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Charge separated states as seen by TRMC

transfer can occur through an extensive U-bonded "barrier" if it is energetically feasible and if it can compete with other decay processes.

40

to

CZ+A+cN Me0

CN

>-

t L

60

CN

YCN

Fig. 1. Transient changes in the microwave conductivity on flash-photolysis of benzene solutions of the compounds shown (from Nature, 2, 615 (1986)). Folding-induced charge separation; flexible a-bond spacers

A large body of research has been carried out on the photoexcitation of D--A compounds for which the bridging unit is an oligo-methylene chain. The results have indicated the formation of states which resemble very closely, in their optical properties, those of the sandwich-type,Tf-Tf exciplexes of the same, non-bonded donor and acceptor molecules. This has been attributed to initial local photoexcitation of the donor or acceptor moiety being followed by conformational diffusion within the flexible methylene chain resulting in a statistical close encounter of the D and A extremities. Short-range electron transfer can then occur to form the dipolar exciplex in the folded configuration. (D--A)"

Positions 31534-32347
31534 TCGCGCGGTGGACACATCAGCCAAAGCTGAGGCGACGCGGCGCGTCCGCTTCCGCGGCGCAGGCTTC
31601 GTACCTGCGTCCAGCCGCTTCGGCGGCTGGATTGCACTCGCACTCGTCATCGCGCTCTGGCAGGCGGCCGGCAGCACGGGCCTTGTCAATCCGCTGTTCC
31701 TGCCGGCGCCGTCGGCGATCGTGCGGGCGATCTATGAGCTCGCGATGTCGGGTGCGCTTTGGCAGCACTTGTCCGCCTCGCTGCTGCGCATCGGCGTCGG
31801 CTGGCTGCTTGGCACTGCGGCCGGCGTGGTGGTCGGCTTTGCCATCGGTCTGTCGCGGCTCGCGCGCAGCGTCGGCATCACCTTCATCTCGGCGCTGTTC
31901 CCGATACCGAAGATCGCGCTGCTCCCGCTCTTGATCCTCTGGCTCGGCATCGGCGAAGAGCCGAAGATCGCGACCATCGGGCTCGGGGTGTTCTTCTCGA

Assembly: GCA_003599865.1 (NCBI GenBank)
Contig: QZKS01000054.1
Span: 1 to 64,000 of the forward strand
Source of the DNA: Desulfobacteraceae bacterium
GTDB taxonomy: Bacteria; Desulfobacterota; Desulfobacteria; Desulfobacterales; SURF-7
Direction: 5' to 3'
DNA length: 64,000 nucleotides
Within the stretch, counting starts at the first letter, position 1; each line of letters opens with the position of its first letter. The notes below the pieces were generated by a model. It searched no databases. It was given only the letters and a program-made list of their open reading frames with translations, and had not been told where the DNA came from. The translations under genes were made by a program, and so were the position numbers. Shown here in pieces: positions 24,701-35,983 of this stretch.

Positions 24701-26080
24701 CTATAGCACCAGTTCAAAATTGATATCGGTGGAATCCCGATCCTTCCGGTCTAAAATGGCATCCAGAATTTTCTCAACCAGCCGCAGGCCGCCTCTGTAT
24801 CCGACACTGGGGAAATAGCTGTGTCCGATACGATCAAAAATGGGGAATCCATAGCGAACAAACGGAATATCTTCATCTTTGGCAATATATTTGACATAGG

----> (DhA)"

_ - - _>

D'AA-

(E)

Strong evidence for this mechanism was found for certain D-A systems in the form of a viscosity dependence of the growth of the exciplex-type fluorescence (refs. 5-7). What has become a classic molecule in this respect is the trimethylene assembly of pyrene and dimethylaniline, 1Py(CH2),DMA which displays a viscosity dependent growth of exciplex emission over a timescale of nanoseconds in saturated hydrocarbon solvents at room temperature. If the mechanism represented by (E) is correct then one should observe on photolysis of 1Py(CH2),DMA using the TRMC technique initially a negligible change in dielectric l o s s corresponding to local excitation of the pyrene moiety. An increase in loss should subsequently occur as the dipolar exciplex state is formed with molecular folding as the rate controlling step. This delayed growth of the TRMC transient is in fact observed as is shown for a trans-decalin solution of 1Py(CH2)3DMA in Fig. 2A. Both the rate of growth and decay of the TRMC signal match very closely those found for the fluorescence attributed to the folded exciplex 0.31 cP) and trans-decalin (II 2 . 2 cP) the mean state. For example in n-hexane (q lifetimes for growth of the TRMC transient are 4.5 and 11 ns. These values are similar to the 4 and 8 ns found in the early fluorescence work (refs. 5,6) and 4.1 and 9.7 ns determined more recently using time-correlated single photon counting (ref. 8). The pronounced temperature/viscosity dependence found in the fluorescence studies is also apparent in the TRMC transients as shown in Fig. 2A. The TRMC results therefore provide conclusive evidence that mechanism (E) is operative for 1Py(CH2)=DMA in hydrocarbon solvents and in particular that rapid, long-distance electron transfer does not occur in the outstretched configuration but